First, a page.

yesterday's tennessee

Yesterday's Tennessee


The Memphis Daily Appeal
June 16, 1869

A private letter from Jackson, Tenn., informs us that Capt. John Bradford, the noted guerrilla whose arrest we chronicle a few days ago, while on his way to Henderson county jail, on Saturday was taken from the hands of the Sheriff and killed. The charges against Bradford were counterfeiting and murder. He was a bold, bad man, but that did not justify the mode of his death, or make it aught but a cowardly murder. It is said to have been done by the Loyal League, who were very much afraid of him.

The Memphis Daily Appeal
June 18, 1869

The history of Jack Bradford, the Confederate guerilla lately murdered by the Loyal League in Henderson County, is one of singular romance, and though, as we said in noticing his death, he was a bold, bad man, shows him to have been a man of no ordinary calibre, and possessed withal of many redeeming traits. He was not over twenty-six years old when he was so untimely taken off, having entered upon his career as a guerilla when only about seventeen years of age. He was a native of the neighborhood of Jackson, Tenn., and was born of very poor parents. His father died before the breaking out of the war, and he was left the sole stay of a widowed and infirm mother. Some time in ‘62 the Federals, who were then occupying Jackson, came to his mother's house, and, as was their habit, plundered it, grossly insulting her. Young Bradford was not at home at the time, but on returning and learning what they had done, he registered a vow of vengeance against the whole race. He first went round among his neighbors and got together a year's supply of wood and provisions for his mother, and then arming himself he commenced waylaying and killing the Couriers, picking off every man who straggled his way.

He was soon joined by other youths in the neighborhood, all of whom were splendidly mounted and armed with the horses and accoutrements taken from those whom they killed. His company, or band, in a short time after he took the road, numbered sixty men, he being the acknowledged leader, and so watchful, determined, and merciless were they that Bradford's "guerillas," or "scouts," became the terror of the Yankee army at Jackson. It was certain death for single men or small parties to venture outside of the lines, and at last Bradford's troop became so bold that it was unsafe for a Yankee courier to come out of Jackson with less than a regiment of men at his heels. Bradford was as cunning and crafty as he was brave and pittiless. Often and often he disguised himself as a chicken peddler, or something of that bilk, and entered the enemy's lines, remaining long enough to learn their plans sufficiently to make the arrangements to thwart them. At the close of the war, like too many kindred spirits on both sides, he became dissatisfied with the sameness of the every day life, and to gratify the craving for excitement he took to a life which eventually caused him to be hunted down and arrested as an outlaw. During the war and since, Bradford made himself very obnoxious to the "Union men" of Jackson and that country, and when he fell into the hands of the law, these cowardly hounds, who did not dare to approach him when free and able to defend himself, set upon him and murdered him. The exponent and organ in the city of the party to which his assassins belong, which is so ready to lay to the KuKlux every crime committed in the State, has been singularly reticent in this affair. How is it?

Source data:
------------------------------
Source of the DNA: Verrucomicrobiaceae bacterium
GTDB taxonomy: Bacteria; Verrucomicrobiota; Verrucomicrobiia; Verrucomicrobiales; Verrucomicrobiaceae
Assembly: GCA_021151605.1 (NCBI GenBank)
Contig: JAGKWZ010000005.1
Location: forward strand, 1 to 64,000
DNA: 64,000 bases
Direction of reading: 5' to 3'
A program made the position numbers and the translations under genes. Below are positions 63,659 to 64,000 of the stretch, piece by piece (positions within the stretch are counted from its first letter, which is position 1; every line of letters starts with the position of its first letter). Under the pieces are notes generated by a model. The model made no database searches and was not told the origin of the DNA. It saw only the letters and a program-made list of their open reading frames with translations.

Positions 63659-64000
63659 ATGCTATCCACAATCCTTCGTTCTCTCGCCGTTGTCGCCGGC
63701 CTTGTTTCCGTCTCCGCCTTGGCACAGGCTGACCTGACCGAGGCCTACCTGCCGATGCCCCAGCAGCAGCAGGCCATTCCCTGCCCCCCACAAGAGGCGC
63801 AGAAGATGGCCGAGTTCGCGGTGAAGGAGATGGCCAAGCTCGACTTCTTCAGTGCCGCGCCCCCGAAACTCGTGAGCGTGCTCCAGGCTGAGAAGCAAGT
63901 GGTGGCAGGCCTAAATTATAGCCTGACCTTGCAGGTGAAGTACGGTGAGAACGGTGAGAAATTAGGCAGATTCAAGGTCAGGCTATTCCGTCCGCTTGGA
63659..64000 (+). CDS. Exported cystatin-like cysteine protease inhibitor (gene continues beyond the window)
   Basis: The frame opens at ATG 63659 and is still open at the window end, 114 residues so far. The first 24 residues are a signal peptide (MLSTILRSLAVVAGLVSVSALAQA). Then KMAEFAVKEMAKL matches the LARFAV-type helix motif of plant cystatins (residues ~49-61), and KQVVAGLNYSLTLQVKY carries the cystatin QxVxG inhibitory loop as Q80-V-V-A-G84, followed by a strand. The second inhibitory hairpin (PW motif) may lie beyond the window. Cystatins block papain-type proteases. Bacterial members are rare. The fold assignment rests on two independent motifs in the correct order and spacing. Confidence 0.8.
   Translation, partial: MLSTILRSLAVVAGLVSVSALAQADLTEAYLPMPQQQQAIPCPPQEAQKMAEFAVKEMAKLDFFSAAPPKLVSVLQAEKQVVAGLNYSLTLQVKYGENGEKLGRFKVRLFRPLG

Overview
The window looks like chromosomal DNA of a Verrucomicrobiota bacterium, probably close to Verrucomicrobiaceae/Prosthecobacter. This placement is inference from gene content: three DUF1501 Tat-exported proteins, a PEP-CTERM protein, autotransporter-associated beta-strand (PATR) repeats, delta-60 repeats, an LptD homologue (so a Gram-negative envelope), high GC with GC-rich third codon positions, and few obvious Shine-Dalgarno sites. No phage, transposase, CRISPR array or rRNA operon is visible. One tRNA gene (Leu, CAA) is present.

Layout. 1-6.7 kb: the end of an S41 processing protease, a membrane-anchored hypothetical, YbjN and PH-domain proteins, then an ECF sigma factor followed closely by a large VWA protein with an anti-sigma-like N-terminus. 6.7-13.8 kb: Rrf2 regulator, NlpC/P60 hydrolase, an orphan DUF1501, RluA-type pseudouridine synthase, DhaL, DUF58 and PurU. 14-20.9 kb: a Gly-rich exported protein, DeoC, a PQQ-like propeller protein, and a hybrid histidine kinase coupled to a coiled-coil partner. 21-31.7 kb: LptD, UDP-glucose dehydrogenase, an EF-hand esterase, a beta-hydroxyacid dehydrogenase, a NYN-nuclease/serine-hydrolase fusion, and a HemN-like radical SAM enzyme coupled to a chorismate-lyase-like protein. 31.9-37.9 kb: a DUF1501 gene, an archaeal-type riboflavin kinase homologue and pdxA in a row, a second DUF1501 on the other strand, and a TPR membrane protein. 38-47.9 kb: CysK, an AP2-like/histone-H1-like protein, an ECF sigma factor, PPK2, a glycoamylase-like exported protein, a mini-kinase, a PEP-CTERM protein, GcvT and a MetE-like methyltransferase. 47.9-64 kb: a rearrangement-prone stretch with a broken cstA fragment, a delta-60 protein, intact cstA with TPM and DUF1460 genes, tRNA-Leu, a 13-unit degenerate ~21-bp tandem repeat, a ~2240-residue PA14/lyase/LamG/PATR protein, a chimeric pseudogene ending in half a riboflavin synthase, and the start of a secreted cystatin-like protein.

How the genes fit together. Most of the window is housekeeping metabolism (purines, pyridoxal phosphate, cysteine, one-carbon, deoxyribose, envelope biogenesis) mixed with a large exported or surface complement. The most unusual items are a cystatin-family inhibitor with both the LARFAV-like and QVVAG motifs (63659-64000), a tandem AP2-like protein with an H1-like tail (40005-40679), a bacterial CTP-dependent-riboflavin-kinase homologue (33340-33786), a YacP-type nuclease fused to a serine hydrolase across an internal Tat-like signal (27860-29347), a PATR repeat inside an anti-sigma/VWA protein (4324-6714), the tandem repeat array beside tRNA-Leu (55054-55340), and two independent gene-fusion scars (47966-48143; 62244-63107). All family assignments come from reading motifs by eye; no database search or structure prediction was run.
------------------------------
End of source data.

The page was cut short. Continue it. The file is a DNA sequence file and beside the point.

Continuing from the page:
These items appeared in Family Findings, April 1990, and was submitted by Lavyn Wright Sisco, Route 5 Box 873, Sulphur Springs, Texas 75482.

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